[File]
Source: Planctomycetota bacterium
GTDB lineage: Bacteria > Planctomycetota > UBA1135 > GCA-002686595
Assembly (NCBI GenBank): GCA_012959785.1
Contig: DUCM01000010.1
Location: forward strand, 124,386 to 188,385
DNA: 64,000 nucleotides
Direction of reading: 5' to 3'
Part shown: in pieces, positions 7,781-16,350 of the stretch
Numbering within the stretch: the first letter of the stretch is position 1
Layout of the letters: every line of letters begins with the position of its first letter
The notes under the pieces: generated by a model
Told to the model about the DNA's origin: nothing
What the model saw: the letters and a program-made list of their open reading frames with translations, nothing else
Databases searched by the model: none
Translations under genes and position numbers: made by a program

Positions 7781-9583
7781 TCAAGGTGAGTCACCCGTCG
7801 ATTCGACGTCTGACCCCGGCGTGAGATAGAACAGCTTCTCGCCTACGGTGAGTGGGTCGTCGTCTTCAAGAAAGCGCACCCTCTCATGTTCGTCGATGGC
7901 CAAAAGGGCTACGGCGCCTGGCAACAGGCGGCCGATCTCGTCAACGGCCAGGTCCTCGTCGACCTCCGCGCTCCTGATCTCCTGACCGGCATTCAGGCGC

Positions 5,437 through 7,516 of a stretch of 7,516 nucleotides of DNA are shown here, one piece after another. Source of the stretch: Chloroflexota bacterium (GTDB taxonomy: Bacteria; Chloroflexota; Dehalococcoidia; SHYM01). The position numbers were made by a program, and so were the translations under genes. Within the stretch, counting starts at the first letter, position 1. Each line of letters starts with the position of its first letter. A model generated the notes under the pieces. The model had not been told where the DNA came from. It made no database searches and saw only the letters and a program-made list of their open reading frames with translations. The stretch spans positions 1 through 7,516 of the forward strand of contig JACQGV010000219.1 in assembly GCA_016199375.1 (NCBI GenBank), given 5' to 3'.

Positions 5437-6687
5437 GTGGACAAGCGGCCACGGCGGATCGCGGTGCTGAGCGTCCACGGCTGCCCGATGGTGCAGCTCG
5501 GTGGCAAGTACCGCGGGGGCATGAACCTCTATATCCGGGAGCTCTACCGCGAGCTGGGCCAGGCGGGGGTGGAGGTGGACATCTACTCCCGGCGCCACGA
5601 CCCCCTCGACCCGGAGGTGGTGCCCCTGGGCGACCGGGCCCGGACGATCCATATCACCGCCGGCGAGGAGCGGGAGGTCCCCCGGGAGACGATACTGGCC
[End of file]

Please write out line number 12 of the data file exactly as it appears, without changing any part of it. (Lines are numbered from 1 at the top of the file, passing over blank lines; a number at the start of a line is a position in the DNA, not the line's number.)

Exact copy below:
Told to the model about the DNA's origin: nothing